Sunday 3 May 2015

Neo-Victorian Voices: The Convictions of John Delahunt: A Story of Murder, Andrew Hughes (2013)

In today’s post I’m considering whether Neo-Victorian writing is simply a sub-genre of historical fiction through blogging about Irish writer Andrew Hughes’s debut novel, published in 2013, The Convictions of John Delahunt: A Story of Murder.

The pure definition of ‘historical fiction’ is a novel, or other work, where ‘the plot takes place in a setting located in the past’. Reading this, the texts I’ve looked at previously as part of my Neo-Victorian Voices series – Michael Cox’s The Meaning of Night and John Harding’s Florence and Giles – and Hughes’s novel definitely all fall into this genre.

The Convictions of John Delahunt: A Story of Murder (2013)
However, it is very noticeable that, in the case of the Cox and Harding, other important elements, which we’ve come to expect from historical fiction (at all levels of quality), are missing. First, there is the inclusion (or here exclusion) of actual historical figures. A key tenant of historical writing has been to offer a new perspective on famous historical events, or to educate the reader about events and/or people whose stories have previously been ignored. While The Meaning of Night uses the conceit of a newly discovered manuscript (labelled ‘Fiction?’), none of its events or characters have basis in truth. The novel is an escapist fantasy, and it fits self-consciously into the traditions of Victorian literary sensationism. Florence and Giles is even more indebted to a literary (rather than an historical) inheritance, as it is a reworking of a Henry James plot. There are no ‘real’ characters here – only layer upon layer of fiction and artistic response.

Hughes’s project, however, is very different. John Delahunt was a real person, hanged for the murder of Thomas Maguire (a real child) in Dublin in 1841. Hughes’s project is far removed from Cox’s or Harding’s – it’s about composing a compelling narrative from the details we know of Delahunt’s life, combined with his own imaginative embellishments. What’s more, it is presumed (correctly!) that the reader’s first response on finishing the novel will be to want to learn more about the text’s veracity – an Afterward supplies the answers we may have wondered about throughout and also adds the information (for example about the execution) which Delahunt (the narrator) cannot, in some ways acting not as a note on the text, but as the novel’s final chapter.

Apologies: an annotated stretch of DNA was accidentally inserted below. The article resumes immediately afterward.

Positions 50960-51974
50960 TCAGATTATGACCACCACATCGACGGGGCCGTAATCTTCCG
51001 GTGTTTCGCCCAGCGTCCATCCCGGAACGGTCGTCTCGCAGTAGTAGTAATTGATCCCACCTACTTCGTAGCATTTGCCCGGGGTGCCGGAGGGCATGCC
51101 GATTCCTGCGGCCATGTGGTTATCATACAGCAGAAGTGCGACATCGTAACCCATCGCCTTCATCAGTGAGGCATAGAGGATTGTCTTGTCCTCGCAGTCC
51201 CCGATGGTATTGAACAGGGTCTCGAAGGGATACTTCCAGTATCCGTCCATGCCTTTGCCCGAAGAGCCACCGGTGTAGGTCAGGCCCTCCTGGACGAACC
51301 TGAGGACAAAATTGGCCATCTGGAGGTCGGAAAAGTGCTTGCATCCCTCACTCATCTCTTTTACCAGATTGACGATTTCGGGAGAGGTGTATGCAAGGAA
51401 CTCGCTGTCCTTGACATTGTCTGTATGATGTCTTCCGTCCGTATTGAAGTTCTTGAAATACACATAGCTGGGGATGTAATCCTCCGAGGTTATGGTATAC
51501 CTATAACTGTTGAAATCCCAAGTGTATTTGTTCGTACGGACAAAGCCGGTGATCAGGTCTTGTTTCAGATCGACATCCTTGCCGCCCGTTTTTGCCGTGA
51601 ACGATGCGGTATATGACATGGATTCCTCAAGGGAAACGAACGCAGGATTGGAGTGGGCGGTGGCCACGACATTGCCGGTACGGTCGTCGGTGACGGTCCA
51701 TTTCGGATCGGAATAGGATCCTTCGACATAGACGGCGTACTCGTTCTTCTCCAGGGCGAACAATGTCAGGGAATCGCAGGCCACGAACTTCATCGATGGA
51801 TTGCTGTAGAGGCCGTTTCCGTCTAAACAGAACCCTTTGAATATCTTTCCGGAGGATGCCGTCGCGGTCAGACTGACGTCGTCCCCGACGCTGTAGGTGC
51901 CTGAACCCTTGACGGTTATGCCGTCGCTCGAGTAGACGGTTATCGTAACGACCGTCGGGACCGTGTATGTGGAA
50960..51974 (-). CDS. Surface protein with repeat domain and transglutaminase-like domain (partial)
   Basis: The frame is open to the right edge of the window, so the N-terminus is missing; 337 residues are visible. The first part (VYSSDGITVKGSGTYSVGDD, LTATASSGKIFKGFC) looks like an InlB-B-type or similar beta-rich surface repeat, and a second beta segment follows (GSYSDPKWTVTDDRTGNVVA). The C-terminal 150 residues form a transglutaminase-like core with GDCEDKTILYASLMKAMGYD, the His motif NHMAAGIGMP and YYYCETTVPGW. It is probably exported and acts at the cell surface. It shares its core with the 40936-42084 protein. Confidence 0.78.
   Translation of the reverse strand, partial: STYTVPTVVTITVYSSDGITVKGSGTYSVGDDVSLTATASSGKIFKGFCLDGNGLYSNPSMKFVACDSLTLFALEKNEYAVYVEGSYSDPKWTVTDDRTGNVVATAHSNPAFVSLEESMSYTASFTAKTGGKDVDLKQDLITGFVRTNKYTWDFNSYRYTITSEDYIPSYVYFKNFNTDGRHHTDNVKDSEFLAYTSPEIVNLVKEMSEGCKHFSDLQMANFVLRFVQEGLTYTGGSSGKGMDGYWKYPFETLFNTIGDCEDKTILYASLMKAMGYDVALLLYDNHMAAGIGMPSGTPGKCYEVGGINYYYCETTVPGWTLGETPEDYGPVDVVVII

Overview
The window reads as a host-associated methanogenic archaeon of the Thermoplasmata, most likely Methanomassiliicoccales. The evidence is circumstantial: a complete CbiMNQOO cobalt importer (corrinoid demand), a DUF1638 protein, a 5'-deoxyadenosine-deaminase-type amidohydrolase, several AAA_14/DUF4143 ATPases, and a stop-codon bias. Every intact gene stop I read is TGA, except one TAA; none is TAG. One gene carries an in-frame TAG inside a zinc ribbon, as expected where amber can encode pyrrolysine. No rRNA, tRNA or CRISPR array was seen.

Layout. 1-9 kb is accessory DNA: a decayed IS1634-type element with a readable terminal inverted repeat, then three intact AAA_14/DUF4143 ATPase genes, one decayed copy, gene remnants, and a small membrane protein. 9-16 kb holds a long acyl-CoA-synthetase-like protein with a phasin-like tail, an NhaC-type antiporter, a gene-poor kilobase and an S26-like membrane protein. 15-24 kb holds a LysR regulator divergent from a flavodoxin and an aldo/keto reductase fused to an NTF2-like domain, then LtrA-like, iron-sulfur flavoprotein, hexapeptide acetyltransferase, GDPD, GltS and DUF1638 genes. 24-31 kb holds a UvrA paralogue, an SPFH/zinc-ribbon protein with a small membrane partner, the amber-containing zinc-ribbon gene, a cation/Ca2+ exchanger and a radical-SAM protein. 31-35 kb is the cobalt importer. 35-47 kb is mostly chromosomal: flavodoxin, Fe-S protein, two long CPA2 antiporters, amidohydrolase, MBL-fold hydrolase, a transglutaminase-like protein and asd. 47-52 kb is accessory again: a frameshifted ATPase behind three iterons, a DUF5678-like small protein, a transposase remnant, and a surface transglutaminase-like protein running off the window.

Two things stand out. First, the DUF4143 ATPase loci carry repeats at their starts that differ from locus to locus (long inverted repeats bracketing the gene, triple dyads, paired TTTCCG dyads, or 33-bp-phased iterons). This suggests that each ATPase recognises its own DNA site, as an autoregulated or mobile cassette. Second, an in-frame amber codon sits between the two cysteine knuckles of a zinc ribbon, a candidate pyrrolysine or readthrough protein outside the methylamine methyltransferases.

Along with the insertion of real people, historical fiction is also often rich in detail about the times in which it is set. Of the three novels, again The Convictions fits into this mould most comfortably. Having worked as an archivist and previously published a book on nineteenth-century Dubliners (Lives Less Ordinary: Dulin’s Fitzwilliam Square, 1798-1922), Hughes has a lot of knowledge of the period to draw upon. He does this very skilfully, with a light touch, suggesting the political milieu of the time without turning what is a suspenseful crime novel into a political history, and weaving details of forgotten ways of living seamlessly into the plot. One of the most effective passages is the partial description of a backstreet abortion, yet Delahunt’s wife’s struggles with the termination and contraception don’t just add colour – they’re integral to the story.

Andrew Hughes (1979 - )
Some details were occasionally overwhelming (although they may well be welcome to readers with a better grasp than me of Dublin’s geography!) and the inclusion of other ‘real’ characters from the period (e.g. Professor Lloyd and Dr Moore), as outlined in the Afterward, seems more like an in-joke for the author than of substantive benefit to the text. But largely, Hughes does a wonderful job of propelling us into the city as it stood in the 1840s and informing us about its society, without ever coming off as didactic.

While Florence and Giles is almost totally free from this kind of factual peppering, the level of detail in The Meaning of Night was also extraordinary, but occasionally more gratuitous than it comes off in The Convictions. For me, the distinction comes from whether there is a need to introduce a detail. (Does it advance the plot? Does it explain a character’s motivation?). Without a reason behind each detail, it risks changing the tenure of the novel, making it into some sort of immersive time travel, rather than a narrative entertainment.

So where does this leave our categorisation and definition of Neo-Victorianism? Some of the concerns of the movement I’ve discussed in previous posts (e.g. the prioritisation of previously repressed voices and the self-aware revisitation of standard Victorian literary tropes from a modern perspective) suggest something more is going on here than a spate of historical novels set in the Victorian period. If we take Neo-Victorianism as combining nineteenth-century setting with twenty-first century sensibilities and preoccupations, there is very much a space for The Convictions in this category. Hughes’s first novel is ‘historical’, but, in its very modern interrogations of personhood, morality, sexual relationships, power, and corruption, it has a strong claim to ‘Neo-Victorianism’ too.

Which novel should the Secret Victorianist read next as part of her Neo-Victorian Voices series? Let me know – here, on Facebook or by tweeting @SVictorianist!

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